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Mr. Kennedy said he planned to file complaints with the Consumer Financial Protection Bureau against banks that are effectively restricting gun sales by setting their own rules on legal products and refusing to do business with gun makers and retailers that do not comply. He is also working to get Republican colleagues to join him in writing legislation to stop banks from discriminating against gun buyers.
Major banks have taken a series of steps this year to prevent guns from falling into the wrong hands. They are restricting their credit card and banking services to gun retailers and halting lending to gun makers that do not comply with age limits and background check rules determined by the banks. They are also freezing out businesses that sell high-capacity magazines and “bump stocks,” attachments that enable semiautomatic rifles to fire faster, even though such products are legal under federal law.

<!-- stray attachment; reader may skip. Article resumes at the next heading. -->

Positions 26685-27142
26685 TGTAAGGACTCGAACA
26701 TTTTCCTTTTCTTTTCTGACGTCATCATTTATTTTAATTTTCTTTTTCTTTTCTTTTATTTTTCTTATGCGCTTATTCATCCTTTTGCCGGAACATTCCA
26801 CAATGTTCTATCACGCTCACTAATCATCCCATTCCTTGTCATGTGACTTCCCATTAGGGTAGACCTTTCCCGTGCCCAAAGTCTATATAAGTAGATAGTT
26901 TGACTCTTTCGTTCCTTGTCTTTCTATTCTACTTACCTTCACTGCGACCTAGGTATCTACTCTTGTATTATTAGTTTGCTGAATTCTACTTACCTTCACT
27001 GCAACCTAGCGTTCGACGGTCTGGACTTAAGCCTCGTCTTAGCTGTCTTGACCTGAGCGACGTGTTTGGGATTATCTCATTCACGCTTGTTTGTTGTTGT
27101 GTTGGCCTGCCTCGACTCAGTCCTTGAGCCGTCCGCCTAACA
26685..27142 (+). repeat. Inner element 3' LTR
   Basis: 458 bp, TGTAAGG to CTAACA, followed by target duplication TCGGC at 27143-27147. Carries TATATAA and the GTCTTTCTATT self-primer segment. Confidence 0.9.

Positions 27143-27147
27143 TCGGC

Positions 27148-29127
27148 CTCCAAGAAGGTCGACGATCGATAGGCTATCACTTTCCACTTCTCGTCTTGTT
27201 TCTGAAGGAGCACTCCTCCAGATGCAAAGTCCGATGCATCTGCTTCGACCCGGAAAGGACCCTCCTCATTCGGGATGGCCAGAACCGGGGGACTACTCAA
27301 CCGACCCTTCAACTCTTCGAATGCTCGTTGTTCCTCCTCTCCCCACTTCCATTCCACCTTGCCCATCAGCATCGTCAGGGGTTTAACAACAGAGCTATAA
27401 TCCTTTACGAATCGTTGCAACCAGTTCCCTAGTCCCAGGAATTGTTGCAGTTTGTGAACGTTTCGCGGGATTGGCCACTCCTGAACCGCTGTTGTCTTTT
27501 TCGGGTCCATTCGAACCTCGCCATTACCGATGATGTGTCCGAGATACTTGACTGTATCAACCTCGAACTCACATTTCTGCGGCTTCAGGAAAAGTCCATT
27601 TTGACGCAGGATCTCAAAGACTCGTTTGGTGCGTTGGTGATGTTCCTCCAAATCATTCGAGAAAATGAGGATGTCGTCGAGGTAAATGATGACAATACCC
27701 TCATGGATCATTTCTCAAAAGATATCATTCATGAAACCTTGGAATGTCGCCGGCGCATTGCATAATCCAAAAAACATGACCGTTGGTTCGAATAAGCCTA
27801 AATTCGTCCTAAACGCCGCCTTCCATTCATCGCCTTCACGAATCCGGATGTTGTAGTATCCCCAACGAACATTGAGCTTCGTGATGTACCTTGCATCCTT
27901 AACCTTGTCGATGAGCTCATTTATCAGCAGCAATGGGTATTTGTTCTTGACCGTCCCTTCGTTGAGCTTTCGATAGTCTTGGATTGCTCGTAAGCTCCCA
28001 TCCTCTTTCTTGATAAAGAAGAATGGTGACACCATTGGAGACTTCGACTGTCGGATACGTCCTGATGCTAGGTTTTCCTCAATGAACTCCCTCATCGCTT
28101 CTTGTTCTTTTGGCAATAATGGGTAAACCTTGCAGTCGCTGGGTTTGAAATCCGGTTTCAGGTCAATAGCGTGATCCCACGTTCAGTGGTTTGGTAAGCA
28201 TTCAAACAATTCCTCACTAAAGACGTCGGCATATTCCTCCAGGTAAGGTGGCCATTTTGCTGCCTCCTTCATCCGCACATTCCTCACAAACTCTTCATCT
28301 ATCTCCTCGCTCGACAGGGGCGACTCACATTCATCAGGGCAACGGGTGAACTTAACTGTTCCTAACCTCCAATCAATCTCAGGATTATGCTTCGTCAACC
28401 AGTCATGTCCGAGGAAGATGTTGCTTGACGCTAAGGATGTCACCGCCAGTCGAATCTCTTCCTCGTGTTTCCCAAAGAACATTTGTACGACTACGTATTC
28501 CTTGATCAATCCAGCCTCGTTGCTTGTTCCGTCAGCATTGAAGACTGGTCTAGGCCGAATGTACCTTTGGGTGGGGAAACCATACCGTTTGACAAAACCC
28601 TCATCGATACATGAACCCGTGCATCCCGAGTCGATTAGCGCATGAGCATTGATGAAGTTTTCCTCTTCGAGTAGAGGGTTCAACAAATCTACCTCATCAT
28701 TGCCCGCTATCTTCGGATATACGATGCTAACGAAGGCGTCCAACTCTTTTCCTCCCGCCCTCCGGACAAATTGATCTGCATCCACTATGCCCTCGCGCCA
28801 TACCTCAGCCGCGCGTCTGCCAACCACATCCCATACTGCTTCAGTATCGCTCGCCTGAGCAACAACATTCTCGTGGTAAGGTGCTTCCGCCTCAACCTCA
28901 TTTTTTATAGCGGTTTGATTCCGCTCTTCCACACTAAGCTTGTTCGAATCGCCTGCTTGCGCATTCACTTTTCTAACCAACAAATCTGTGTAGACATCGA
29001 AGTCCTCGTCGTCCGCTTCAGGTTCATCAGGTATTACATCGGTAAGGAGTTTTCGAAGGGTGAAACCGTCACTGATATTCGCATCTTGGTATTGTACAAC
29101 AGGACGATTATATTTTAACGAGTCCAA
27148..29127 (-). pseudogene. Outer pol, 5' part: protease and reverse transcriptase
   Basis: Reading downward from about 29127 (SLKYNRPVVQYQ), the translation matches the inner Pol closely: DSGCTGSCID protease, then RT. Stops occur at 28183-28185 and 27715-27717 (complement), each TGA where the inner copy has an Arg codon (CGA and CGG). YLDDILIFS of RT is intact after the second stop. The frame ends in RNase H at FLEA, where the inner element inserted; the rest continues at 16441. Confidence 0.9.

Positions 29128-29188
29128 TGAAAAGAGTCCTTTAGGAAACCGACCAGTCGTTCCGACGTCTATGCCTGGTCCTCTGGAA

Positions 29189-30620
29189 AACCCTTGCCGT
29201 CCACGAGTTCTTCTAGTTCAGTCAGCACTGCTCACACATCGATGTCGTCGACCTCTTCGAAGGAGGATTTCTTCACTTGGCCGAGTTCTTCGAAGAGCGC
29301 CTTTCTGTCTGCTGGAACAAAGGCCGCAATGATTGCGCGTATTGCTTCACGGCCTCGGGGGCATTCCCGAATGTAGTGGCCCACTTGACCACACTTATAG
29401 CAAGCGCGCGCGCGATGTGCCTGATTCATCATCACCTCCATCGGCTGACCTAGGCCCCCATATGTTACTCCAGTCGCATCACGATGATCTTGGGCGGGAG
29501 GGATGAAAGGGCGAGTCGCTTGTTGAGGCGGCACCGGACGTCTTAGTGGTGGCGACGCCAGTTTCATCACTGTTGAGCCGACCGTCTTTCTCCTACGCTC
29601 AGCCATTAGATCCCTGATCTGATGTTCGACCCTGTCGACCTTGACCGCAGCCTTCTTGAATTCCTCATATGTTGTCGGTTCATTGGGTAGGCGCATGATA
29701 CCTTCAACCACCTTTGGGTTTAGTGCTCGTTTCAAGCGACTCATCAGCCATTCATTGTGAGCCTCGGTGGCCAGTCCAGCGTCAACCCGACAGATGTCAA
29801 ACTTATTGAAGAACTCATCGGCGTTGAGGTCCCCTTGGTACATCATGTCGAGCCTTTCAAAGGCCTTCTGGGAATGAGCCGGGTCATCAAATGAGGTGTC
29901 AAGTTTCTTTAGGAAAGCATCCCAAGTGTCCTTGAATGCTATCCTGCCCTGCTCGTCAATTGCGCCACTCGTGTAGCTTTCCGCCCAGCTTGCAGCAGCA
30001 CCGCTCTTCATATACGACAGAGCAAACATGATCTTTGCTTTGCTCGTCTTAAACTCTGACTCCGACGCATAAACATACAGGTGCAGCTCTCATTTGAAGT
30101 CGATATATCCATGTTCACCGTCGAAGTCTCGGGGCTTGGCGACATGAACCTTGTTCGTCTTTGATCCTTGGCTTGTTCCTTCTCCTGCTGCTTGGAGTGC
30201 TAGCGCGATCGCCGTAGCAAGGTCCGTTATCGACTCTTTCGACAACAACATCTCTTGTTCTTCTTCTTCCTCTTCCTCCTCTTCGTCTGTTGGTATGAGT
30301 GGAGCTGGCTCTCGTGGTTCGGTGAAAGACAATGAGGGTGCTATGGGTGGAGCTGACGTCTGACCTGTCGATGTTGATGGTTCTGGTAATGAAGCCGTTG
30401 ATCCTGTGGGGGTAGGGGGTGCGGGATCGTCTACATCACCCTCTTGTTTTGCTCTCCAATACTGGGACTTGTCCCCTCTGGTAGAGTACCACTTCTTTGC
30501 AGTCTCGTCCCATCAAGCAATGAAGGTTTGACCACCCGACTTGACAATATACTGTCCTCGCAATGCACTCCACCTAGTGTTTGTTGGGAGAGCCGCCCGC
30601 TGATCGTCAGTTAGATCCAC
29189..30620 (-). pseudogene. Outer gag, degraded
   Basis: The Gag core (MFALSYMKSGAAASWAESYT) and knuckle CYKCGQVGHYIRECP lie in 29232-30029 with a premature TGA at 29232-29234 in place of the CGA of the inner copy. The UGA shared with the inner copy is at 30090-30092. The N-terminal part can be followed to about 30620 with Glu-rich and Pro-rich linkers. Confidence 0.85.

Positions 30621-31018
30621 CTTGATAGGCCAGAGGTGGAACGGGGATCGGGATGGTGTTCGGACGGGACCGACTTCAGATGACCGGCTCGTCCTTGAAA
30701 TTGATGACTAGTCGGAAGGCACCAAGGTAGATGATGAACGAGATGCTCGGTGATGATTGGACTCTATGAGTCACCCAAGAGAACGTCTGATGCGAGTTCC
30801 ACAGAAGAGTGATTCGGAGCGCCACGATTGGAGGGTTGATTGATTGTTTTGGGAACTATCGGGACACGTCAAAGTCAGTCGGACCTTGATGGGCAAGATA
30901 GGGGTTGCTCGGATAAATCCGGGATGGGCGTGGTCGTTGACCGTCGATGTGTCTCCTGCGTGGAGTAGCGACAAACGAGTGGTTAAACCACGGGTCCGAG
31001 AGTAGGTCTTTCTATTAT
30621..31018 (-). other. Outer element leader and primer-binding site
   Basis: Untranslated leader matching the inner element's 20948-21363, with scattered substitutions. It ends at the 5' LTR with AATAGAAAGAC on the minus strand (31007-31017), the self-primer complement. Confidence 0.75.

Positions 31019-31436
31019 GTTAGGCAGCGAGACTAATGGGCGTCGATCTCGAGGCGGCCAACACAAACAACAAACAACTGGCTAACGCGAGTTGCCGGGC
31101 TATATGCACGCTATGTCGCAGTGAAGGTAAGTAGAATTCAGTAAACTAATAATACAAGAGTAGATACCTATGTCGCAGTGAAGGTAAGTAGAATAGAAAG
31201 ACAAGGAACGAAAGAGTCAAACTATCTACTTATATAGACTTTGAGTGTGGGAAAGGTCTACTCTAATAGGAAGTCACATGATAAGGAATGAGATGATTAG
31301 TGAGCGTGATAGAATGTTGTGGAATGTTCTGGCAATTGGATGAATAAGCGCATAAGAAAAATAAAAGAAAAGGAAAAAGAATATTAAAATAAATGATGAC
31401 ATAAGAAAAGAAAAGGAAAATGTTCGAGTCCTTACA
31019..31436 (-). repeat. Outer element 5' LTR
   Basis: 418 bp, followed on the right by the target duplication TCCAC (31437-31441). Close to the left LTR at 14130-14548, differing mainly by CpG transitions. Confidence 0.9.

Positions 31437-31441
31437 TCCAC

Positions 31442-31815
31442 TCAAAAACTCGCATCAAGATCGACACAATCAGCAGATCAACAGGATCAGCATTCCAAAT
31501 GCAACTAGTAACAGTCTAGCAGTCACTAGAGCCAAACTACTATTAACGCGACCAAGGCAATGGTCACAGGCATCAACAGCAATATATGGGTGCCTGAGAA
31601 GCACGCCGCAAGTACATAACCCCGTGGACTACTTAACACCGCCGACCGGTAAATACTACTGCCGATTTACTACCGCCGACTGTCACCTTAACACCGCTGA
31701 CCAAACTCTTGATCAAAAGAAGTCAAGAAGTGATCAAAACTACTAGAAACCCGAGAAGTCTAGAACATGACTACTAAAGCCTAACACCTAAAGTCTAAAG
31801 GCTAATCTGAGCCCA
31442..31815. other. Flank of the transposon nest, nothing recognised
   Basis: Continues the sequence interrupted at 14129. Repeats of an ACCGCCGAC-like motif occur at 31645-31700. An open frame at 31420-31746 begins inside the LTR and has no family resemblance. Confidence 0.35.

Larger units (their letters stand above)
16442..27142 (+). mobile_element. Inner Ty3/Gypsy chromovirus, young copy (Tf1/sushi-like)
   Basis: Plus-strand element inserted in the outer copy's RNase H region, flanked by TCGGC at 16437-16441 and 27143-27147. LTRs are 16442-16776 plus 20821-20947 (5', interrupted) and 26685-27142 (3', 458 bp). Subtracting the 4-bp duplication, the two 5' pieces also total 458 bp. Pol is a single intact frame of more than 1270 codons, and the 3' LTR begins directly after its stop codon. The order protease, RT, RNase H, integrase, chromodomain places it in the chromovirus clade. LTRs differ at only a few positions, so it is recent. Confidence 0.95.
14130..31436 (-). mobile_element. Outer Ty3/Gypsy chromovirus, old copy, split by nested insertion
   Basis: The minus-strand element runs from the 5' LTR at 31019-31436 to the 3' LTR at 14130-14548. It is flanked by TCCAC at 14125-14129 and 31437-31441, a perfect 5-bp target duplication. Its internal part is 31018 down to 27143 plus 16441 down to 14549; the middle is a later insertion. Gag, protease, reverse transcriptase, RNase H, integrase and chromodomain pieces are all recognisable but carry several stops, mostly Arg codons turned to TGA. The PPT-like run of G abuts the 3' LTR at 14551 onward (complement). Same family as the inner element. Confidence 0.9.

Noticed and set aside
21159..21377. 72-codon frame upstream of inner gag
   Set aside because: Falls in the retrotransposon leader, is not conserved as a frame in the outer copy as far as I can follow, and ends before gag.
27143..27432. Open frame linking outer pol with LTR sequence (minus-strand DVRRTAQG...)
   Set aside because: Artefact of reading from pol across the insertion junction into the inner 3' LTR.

Citigroup was the first to unveil such a firearms policy in March when it announced that it would forbid any new retail clients who operate gun shops to sell guns to people who have not passed background checks. It also restricts those shops from selling firearms to people younger than 21 and bars sales of bump stocks and high-capacity magazines. Gun sellers that do not comply will not be able to raise capital through Citigroup, and the bank said it would look to move away from existing clients that do not change their policies.